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Party Conferences: Employment proposals

Party Conferences: Employment proposals

Party conference season has been and gone. As is customary, all of the main party leaders took the opportunity to deliver withering attacks on their opponents’ policies (and Nigel Farage was seen drinking in a pub), but what was said on the subject of employment? The key announcements were as follows:


Having already had ample opportunity (subject to coalitionary constraints) to make any desired changes during their 4 years in power, it was no great surprise that the Conservatives did not propose radical changes to the existing employment regime.

  • Industrial action: Minister for the Cabinet Office Francis Maude announced plans to make industrial action much more difficult by requiring that strikes can only take place if they relate to recent ballots with a minimum 50% turnout.

  • Zero-hours contracts: The Prime Minister said that he will ban exclusive zero-hours contracts, although how this will be achieved is unlikely to be resolved until after the Government’s current consultation on anti-avoidance has run its course.

  • Human Rights: The Prime Minister said that he will revamp human rights law in the UK by passing a new British Bill of Rights, which would mean that the UK Parliament and courts would have the final say on such matters rather than the European Court of Human Rights, as is the current position.


As expected, a raft of employment reforms were proposed at the Labour conference in Manchester. Leader of the Opposition Ed Milliband announced his six-point plan – “Britain 2025” – which set out the goals for a Labour Government over the next two parliamentary terms, and employment featured in four of them (the other two being proposals to build more houses and increase NHS funding).

  • “Making work pay”: Shadow Chancellor of the Exchequer Ed Balls announced that a Labour Government would increase the national minimum wage to £8 an hour, offer working parents with 3 to 4 year old children breakfast school, after school clubs and 25 hours of free childcare per week, end the use of zero-hours contracts, and give tax breaks to businesses that pay the living wage.

  • Compulsory Jobs Guarantee: Shadow Work and Pensions Secretary Rachel Reeves plans to introduce a compulsory jobs guarantee, under which under-25s and over-25s will be offered a job after one year and two years of unemployment respectively. If they refuse this job, their entitlement to unemployment benefits will be removed.

  • Publication of average pay: Shadow Minister for Women and Equality Gloria del Piero said that a Labour Government would introduce legislation which will mean that companies with more than 250 employees will have to publish the average pay of men and women at each pay grade, so that female employees can see whether top roles "are being done by men or if they are doing the same jobs as their male colleague for less pay".

  • Publication of social background data: Gloria del Piero also announced plans to require public sector organisations to publish data on the social background of their employees.

  • More apprenticeships: Leader of the Opposition Ed Milliband announced that he wants to increase the number of young people in apprenticeships in both the public and private sectors. He indicated that private organisations would have to provide apprenticeships if they were to win Government contracts.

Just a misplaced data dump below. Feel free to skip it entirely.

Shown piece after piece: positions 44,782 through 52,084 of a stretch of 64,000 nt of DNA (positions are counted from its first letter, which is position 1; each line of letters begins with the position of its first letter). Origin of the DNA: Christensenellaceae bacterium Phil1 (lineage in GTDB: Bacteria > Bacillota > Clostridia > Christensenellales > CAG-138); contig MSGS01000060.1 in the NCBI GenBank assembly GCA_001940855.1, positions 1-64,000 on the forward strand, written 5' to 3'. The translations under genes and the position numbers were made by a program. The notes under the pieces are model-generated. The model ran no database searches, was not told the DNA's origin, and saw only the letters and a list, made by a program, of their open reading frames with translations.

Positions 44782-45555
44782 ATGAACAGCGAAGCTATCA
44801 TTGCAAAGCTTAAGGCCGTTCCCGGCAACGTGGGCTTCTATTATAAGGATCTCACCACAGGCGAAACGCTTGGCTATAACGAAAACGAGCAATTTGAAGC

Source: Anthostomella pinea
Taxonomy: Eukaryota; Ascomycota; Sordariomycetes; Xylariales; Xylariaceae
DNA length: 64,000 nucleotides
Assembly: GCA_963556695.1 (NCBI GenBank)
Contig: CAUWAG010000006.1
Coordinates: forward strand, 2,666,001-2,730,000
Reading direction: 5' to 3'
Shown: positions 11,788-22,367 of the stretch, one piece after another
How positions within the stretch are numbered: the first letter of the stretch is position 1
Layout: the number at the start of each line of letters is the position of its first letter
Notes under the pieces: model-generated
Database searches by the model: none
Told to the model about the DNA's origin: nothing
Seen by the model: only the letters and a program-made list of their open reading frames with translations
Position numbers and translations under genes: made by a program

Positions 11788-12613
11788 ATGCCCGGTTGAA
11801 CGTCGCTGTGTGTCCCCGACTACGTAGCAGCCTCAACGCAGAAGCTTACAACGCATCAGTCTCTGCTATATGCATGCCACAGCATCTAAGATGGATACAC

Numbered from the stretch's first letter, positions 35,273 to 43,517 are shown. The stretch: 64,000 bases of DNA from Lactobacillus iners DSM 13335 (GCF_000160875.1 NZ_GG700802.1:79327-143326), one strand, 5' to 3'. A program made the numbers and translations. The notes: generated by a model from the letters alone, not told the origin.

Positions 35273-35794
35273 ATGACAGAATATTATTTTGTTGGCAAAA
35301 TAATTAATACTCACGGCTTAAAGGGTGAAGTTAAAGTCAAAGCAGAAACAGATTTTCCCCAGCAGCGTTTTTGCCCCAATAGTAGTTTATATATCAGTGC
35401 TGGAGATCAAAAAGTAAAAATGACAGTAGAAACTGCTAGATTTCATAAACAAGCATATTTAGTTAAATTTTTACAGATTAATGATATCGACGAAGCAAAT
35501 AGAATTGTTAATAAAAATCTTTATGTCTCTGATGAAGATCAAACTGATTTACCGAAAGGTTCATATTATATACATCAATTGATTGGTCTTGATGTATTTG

• Equal rights for the self-employed: Ed Milliband also announced that a Labour Government would deliver equal rights (presumably equal to employees) for the self-employed.

  • Tribunal Fees: Chuka Umunna, the Shadow Business Secretary, announced that Labour will abolish employment tribunal fees should they win next year’s General Election.

Liberal Democrats

The Lib Dems made several employment proposals at their Glasgow conference. Similar to the Conservatives, they were fairly muted in comparison to Labour’s plans.

  • Workers’ rights: Secretary of State for Business, Innovation and Skills Vince Cable announced plans to review workers’ rights. Currently, workers are not entitled to many of the rights that employees have, such as protection from unfair dismissal and statutory redundancy pay. The aim of the review (as set out on the BIS website) will be to determine “how clear the current employment framework is, what the options are to extend some employment rights to more people and whether there is scope to streamline this very complex area of employment law, thus simplifying and clarifying rights for both employers and employees”. The results of the review will be published before the general election, in March 2015. The Lib Dems have also announced the proposal (to be included in the Lib Dem manifesto in 2015) to create a new Workers' Rights Agency, which will revamp efforts to enforce employment law and tackle the exploitation of workers.

  • Blanking-out of jobseekers’ names in public sector: Party members have backed the use of 'name-blank' applications form in the public sector, in an attempt to improve equality and cut discrimination.

  • Increase in national minimum wage for apprentices: Vince Cable announced that he would write to the Low Pay Commission with a view to increasing the minimum wage for first-year apprentices by £1 an hour.

  • Boardroom diversity: Vince Cable wants to promote the representation of ethnic minorities on company boards. He said that every FTSE company now has a woman on its board, and that he wants to do the same for ethnic minorities.

  • Support for litigants in person: Justice Minister Simon Hughes MP has said that before Christmas an announcement will be made to address the question of how to better support litigants in person in the civil courts.